Lasers are cool. Literally.
October 21, 2009 2:16 PM   Subscribe

Where can I find level-headed, researched, sound information on "cold lasers" or "low-level lasers" as medical treatments?

I've been tasked with researching something called "cold lasers" or "low-level lasers" as medical tools, which is apparently used both for post-procedure pain reduction, as well as a "non-invasive" way to achieve liposuction-like weight-loss results. Unfortunately, the latter use means just about everything on the web about the technology comes across as a hard pitch for a sketchy treatment.

As far as I can tell, manufacturers and brand names include Erchonia, Zerona, CoolLipo, and the like.

Just about every mention, whether for pain or weight loss, talk about FDA approval. But I can't find any specific FDA report or listing, nor any details on the laser's approved uses. Is there a handy list anywhere of all the FDA approved things out there? And a search of the "reputable" web resources that I can think of like WebMD have very little to say.

The assertion is that these techniques are so new, that there's limited information available. But that's also what you'd say if you wanted to sell me snake oil.

On the other hand, it appears a lot of "reputable" (though I will put that in quotes), or at least established, clinics that do plastic surgery offer this, usually as one of many options. More than a few local TV stations have done segments, as YouTube demonstrates. But cosmetic surgery as a whole is already a mixed bag -- where a dentist or other outpatient practitioners could easily be moonlighting in liposuction.

This eHow article is just about the only fairly level-headed write up I can find. Everything else merely repeats the same points about how awesome these lasers are. Is there any "there" there, or are people basically switching the price tags on a PowerPoint laser pointer and selling hope?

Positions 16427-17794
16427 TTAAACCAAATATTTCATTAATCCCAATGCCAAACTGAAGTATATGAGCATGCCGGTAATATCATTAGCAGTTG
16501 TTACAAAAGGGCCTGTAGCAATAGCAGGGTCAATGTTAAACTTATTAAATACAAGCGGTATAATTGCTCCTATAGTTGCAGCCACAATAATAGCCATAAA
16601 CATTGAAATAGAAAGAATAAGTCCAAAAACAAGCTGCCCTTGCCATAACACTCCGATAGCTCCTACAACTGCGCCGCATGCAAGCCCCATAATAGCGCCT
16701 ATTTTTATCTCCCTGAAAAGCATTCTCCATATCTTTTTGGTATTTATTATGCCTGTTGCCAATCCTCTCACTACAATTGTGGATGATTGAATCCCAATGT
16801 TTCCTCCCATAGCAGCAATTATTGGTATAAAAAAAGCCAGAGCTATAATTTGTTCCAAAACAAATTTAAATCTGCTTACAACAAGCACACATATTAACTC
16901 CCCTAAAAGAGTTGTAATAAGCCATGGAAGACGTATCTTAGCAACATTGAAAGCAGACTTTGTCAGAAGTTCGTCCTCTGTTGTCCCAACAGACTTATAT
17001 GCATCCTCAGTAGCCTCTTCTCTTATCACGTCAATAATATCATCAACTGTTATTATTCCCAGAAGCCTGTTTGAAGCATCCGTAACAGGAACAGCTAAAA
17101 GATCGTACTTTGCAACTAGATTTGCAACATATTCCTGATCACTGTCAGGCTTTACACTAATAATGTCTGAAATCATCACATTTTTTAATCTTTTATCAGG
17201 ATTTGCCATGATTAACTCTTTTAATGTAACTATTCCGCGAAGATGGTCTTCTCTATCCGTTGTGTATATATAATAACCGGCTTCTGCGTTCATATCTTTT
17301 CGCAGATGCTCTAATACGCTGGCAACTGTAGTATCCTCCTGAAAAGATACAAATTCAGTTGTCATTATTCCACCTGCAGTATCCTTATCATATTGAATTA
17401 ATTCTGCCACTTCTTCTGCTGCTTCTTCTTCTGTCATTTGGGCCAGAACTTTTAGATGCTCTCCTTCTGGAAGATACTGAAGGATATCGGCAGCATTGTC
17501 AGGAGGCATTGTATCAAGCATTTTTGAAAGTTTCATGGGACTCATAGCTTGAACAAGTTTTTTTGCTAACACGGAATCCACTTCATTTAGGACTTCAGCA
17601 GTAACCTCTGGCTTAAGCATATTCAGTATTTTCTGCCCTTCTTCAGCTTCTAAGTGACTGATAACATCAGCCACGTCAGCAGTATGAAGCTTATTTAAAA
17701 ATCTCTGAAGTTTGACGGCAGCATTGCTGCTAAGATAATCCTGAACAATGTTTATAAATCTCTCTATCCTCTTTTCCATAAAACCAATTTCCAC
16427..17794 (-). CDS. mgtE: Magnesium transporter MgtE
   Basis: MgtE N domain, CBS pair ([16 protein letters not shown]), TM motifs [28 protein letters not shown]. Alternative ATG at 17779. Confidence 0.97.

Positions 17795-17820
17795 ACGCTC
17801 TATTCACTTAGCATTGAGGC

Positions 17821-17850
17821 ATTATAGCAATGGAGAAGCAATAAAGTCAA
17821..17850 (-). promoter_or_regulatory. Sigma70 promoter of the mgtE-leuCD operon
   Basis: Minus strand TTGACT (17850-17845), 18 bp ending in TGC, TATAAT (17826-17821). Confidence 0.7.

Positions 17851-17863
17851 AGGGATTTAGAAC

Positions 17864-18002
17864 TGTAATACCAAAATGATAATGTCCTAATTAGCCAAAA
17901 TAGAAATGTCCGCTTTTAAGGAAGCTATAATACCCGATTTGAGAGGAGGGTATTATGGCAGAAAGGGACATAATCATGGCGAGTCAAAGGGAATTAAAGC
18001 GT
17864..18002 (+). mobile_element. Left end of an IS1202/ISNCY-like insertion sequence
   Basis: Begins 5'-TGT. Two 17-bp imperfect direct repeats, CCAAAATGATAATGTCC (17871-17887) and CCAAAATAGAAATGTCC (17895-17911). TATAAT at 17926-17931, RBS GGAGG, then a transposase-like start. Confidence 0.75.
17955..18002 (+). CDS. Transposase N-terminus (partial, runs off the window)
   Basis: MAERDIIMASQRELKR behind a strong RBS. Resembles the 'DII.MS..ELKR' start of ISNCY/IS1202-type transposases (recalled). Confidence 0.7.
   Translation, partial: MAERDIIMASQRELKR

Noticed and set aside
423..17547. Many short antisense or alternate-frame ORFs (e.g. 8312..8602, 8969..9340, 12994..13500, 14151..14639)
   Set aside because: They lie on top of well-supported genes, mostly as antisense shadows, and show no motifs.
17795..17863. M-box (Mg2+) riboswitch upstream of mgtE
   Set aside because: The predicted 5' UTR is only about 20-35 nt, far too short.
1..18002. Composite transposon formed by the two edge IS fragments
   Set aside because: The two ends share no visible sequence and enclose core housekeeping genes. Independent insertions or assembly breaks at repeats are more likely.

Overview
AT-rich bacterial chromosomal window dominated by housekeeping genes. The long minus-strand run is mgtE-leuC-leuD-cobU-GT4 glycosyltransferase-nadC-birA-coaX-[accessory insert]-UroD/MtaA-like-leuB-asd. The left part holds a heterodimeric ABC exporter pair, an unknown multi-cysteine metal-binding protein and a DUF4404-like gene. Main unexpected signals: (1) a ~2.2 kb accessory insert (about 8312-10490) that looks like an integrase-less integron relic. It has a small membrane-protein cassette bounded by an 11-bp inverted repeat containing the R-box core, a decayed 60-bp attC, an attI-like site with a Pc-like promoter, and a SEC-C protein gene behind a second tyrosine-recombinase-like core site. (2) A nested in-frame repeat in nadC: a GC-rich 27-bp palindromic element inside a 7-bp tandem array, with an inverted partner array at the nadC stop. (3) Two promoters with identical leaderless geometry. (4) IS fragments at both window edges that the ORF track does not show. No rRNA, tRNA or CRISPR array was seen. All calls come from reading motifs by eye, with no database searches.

posted by pzarquon to Health & Fitness (5 answers total)
Best answer: You could start here. This Aetna clinical policy bulletin provides a brief overview of the results of cold laser clinical trials for a number of indications.
posted by timeo danaos at 2:24 PM on October 21, 2009 [1 favorite]

A pubmed search on "low level laser" yields 513 results. Many of these results are from two journals: Lasers in Medical Science, and Photomedicine and Laser Surgery.
A pubmed search of "low level laser" and "metaanalysis" (which focus on the efficacy of a treatment) yielded 10 results, including the following papers:

Low level laser therapy (Classes I, II and III) for treating rheumatoid arthritis.
Low level laser therapy for nonspecific low-back pain.

I have no expertise in this area, so I can't comment on how legit these technologies are. But looking at this peer-reviewed literature is a good place to start.
posted by googly at 3:08 PM on October 21, 2009

Best answer: I did some research on this recently for a friend (in veterinary rehab) who was thinking about laying out the cash for it for her practice. Google Scholar gets you some reasonable results. FWIW she decided to wait since the research didn't seem clear yet, and the vendors are certainly making overblown claims. With that said she has colleagues that swear by it.
posted by idb at 4:10 PM on October 21, 2009

Despite coming from the insurance industry, this seems a fairly reasonable review of the limited data out there on cold lasers. If nothing else, it will point you to lots of potentially relevant references.

I do feel obligated to say though that interpreting bad science is not well-suited to the biostatistically disinclined. There is a lot of statistical slight of hand and poor study design that gets glossed over by authors with lots to gain in their discussions/conclusions. The potential for publication bias alone with stuff like this is immense, and there is almost always a very good reason why none of the positive studies end up in high-level journals.

Any "therapeutic" that has somehow weasled around appropriate regulatory bodies and found itself a lucrative market already without having a supporting body of well-designed, peer-reviewed trials to support its use should be cause for concern. I can't emphasize that enough.
posted by drpynchon at 4:52 PM on October 21, 2009 [1 favorite]

Response by poster: I should probably just mark every answer as best answer, as they were all helpful. Thanks for helping me see through the noise!
posted by pzarquon at 11:30 AM on October 22, 2009

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